But whenever she asked me why I wanted to marry her, Kara was not happy with the answers I was giving: (1) it would be good for the baby, (2) it would be good for our finances, or (3) I wanted to claim her as my own and let the world know. Only reason number three came close to being satisfactory, but she was nevertheless dissatisfied that it did not automatically occur to me to say that I wanted to get married because she was my true love. She was, but it had always been a problem for me to say something like this. I was never at ease with the word ‘love.’ It sounded cringe worthy. Too effeminate or lachrymose or mawkish or something. Not masculine. I was one who managed his emotions, rather than one who expressed them. But she did not want to marry me just because there was a kid on the way, or because it was financially beneficial, or because it just seemed like the thing to do. She wanted to know that I wanted to marry the love of my life, and that she was that person. So until I made it clear to her that this was indeed the case, she expressed a reluctance to marry. Actually, that’s not entirely true. She wanted to marry me, but she wanted to hear me give all the right reasons. She wanted me to show my love.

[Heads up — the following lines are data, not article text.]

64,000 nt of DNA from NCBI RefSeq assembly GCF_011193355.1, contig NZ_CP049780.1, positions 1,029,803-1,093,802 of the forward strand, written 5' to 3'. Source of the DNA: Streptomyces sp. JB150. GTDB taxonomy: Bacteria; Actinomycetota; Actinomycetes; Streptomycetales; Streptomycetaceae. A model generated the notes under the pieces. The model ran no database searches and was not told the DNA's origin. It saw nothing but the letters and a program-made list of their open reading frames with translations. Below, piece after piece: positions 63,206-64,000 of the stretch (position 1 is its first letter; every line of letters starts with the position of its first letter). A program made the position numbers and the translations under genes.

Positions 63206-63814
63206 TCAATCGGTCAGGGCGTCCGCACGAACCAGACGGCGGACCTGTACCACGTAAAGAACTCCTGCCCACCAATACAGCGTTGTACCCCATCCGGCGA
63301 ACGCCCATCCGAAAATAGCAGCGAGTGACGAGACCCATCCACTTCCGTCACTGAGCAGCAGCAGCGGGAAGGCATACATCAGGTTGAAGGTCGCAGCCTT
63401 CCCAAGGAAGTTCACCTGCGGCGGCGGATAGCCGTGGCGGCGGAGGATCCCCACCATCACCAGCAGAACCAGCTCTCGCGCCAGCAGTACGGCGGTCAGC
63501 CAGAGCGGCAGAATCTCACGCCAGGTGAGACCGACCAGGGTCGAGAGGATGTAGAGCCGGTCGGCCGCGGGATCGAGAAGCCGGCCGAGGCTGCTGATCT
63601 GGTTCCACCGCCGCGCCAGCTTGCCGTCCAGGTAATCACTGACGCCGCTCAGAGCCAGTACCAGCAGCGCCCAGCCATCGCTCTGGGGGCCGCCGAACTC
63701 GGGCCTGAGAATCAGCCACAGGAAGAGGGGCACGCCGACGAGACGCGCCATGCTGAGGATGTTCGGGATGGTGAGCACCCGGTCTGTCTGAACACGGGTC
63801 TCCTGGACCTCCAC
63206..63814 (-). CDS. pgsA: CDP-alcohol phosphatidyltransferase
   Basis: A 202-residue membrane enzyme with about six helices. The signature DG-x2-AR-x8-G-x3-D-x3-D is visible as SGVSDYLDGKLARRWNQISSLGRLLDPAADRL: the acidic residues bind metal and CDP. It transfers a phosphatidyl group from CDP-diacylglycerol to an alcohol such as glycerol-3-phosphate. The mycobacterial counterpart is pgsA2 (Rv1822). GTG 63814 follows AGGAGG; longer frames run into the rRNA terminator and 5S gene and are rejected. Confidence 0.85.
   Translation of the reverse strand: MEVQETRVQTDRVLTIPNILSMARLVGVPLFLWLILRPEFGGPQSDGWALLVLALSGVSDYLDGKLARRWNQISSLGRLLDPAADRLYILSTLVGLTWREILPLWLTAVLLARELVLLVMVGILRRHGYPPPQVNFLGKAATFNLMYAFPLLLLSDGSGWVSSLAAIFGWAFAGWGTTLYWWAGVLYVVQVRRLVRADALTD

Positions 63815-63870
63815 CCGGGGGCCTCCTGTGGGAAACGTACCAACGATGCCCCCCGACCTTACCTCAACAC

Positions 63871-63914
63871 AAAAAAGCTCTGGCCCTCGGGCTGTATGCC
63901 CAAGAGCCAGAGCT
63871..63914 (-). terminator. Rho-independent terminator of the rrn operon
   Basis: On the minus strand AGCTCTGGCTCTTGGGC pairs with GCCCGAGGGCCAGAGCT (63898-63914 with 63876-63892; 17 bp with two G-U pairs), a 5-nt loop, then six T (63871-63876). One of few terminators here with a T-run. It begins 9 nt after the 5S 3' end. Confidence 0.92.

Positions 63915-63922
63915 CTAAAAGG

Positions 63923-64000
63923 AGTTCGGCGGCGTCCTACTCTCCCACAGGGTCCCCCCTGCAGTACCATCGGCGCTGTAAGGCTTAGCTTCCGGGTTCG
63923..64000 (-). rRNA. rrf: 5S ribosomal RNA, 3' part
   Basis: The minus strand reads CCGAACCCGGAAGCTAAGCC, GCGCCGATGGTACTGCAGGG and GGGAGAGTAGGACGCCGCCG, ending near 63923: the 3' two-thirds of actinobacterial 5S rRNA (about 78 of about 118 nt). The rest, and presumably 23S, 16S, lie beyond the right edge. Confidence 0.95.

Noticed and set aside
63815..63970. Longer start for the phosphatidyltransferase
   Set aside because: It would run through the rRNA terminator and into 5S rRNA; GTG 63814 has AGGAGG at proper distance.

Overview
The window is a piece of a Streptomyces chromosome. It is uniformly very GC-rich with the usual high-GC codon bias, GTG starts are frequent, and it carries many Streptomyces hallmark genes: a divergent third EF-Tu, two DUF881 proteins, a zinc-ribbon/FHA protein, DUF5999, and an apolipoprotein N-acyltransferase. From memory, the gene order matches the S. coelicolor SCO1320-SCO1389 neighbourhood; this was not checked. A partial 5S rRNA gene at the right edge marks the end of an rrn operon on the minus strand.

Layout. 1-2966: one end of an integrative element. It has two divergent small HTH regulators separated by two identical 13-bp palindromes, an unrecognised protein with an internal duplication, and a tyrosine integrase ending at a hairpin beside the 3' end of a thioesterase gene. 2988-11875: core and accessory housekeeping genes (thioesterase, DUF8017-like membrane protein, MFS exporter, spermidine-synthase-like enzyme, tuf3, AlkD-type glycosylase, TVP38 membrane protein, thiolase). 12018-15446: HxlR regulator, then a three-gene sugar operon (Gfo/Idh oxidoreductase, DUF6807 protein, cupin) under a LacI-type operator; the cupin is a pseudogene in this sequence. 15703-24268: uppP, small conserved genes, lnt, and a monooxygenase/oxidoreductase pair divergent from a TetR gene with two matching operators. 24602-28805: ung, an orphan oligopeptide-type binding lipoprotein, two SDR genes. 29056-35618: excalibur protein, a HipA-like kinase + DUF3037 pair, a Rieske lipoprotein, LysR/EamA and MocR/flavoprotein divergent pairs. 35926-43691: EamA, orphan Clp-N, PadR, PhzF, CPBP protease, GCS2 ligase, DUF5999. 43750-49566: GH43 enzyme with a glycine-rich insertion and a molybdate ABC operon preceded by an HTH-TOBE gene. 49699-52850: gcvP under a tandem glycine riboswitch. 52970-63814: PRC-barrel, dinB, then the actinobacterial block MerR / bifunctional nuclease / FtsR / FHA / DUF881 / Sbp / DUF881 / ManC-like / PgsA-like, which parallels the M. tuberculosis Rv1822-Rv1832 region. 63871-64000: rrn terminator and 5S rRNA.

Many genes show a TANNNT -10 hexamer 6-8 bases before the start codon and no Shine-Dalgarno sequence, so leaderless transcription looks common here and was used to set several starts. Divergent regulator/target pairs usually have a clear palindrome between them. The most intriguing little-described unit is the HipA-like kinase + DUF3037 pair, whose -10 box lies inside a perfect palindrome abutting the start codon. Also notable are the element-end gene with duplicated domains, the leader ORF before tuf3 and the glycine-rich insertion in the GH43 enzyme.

But this was hard not only because it was hard for me to express emotions, but because I had not yet rid myself of an innate pessimism about relationships. It was still the case that when frictions arose between us, I was not sure that trust and understanding and compatibility would successfully build the bridges of reconciliation we would need to cross every time those fissures of misunderstanding opened up between us. Then I made the mistake, not long after she was pregnant, in the midst of a quarrel, of allowing the threat of a separation to once again be unleashed in the course of our exchange. So we were only a few months removed from the low point of our relationship. She was pregnant. We were talking about marriage. And I was still threatening to leave her. I did not actually mean it. It was something I said because I was angry and frustrated. It was said in the heat of the moment.